Thursday, November 28, 2013

Gemstone Spotlight: Watermelon Tourmaline

Six round brilliant diamonds are channel set into the wide shoulders of this gorgeous tourmaline stone ring. Its shank crafted of 14k gold, is contoured to hug the fingers, and its geometric shape and size grant it unisex appeal. Crowned with a stunning 9.8-carat cabochon slice of Watermelon Tourmaline, witness a juicy cocktail ring fit for any occasion. Watermelon tourmaline is the rarest form of elbaite tourmaline found in nature. Like all tourmaline varieties, it forms when magma is forcefully injected into hardened granite. As the hot viscous solution begins to cool, crystals form.


 For watermelon tourmaline to grow, this liquid syrup must be rich in sodium, lithium, aluminum, boron. In addition, atoms of chromium (red), vanadium (green), lithium (green, pink), and/or manganese (pink) must be present during growth. These chromophores fuse themselves just so into the lattice structure of the crystals, resulting in the layering of green, white, and red indicative of watermelon tourmaline.

These beautiful stones are rare, and rarer still are specimens greater than 10 carats. Watermelon tourmaline is typically flecked with inclusions, but these only seem to add to their allure. Depending on the precise crystal structure of the stone, tourmaline rates between 7 and 7.5 on the Mohs Scale of Mineral Hardness. Experts agree that while tourmaline is fairly durable, it is wise to remove one before undertaking heavy labor, most especially if you'll be working in dirt.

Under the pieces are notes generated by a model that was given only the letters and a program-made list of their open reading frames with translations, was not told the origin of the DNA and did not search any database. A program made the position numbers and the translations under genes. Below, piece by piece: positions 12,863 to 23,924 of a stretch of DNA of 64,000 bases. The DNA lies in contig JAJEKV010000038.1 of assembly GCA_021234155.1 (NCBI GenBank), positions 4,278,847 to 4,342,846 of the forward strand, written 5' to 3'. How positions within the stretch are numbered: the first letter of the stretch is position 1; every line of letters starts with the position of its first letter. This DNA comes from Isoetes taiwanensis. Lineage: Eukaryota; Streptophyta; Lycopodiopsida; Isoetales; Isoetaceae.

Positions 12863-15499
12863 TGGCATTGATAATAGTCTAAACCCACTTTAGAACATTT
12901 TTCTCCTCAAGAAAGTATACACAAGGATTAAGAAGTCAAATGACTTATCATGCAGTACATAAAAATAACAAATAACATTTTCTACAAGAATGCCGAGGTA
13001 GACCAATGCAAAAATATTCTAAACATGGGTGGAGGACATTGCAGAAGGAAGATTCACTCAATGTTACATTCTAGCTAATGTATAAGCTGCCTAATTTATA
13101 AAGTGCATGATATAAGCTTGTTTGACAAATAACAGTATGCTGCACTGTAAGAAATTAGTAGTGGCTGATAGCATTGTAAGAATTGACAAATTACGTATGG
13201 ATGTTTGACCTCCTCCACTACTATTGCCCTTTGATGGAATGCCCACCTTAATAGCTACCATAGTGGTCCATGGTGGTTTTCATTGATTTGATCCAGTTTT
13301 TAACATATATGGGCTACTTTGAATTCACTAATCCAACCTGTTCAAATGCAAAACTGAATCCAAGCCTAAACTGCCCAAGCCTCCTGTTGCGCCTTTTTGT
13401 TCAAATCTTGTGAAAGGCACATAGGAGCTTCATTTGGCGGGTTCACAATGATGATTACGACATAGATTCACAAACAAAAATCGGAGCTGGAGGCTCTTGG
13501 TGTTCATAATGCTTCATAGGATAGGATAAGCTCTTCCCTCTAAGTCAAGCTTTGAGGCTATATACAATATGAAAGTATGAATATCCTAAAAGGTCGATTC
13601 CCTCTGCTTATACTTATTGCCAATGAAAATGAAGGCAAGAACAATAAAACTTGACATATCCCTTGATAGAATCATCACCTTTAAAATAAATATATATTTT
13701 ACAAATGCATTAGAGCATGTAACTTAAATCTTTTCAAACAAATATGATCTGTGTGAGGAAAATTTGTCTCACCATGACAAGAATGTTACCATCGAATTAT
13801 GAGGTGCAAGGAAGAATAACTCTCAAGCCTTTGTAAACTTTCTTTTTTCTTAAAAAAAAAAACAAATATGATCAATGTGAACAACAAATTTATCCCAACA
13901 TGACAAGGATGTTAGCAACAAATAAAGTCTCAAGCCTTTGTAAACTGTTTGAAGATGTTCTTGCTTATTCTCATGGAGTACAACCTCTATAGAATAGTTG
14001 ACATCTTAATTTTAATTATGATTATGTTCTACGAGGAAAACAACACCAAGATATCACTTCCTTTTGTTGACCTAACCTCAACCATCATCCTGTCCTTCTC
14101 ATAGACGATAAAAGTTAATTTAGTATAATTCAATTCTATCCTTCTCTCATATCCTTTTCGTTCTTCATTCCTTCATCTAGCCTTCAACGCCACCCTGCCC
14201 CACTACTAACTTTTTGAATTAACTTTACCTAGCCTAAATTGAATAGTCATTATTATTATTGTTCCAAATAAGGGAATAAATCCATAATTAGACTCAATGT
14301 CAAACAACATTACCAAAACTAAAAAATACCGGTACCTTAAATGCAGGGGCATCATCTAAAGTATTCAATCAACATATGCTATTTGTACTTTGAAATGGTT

A fine grain of quartz or other harder mineral could scratch it, and the stone itself could crack or break under pressure. Experts further advise the avoidance of ultrasonic or steam cleaners. Rather, a soft brush with warm, soapy water is all that's required to maintain your stone's lustre. In addition to its unique play of color, watermelon tourmaline, like all tourmaline, is naturally piezoelectric, pyroelectric, and pleochroic. Piezoelectric stones become electrically charged when friction is applied, and pyroelectric stones become electrically charged when heated.

By heating or rubbing your watermelon tourmaline, you will find that small particles of dust and dirt will jump onto its surface as if it were magnetized. Long ago, Nederlanders capitalized on this characteristic, heating them in order to clean their pipes {cited}. Pleochroism refers to the variation in color achieved when viewed from different angles. The color of your stone may darken or even change color depending on how the light striking it reaches your eye. Legend has it that tourmaline is a lucky stone, protecting its wearer from danger and misfortune {cited}. It is also said to promote relaxation, joy, and artistic expression. It is also believed to enhance cooperation and connection and to promote happiness. Sounds like a recipe for a powerful cocktail party:
  1. Wear this stunning ring to the next party you attend.
  2. Bend down as if your hands are cold, and breathe your warm breath upon the stone. (Or discretely rub it against your jacket.)
  3. Demonstrate to your table mates the stone's magical ability to attract dust and debris to its surface. (Just don't embarrass your hostess who may be astonished at the dust it attracts.)
  4. As your watermelon ring casts its enchanting spell, take note of how all eyes are on you.
  5. Smile big, and witness how magnetic you've suddenly become.
  6. Take a brief bow and whisper a word of thanks to your stone. You've just made some new friends.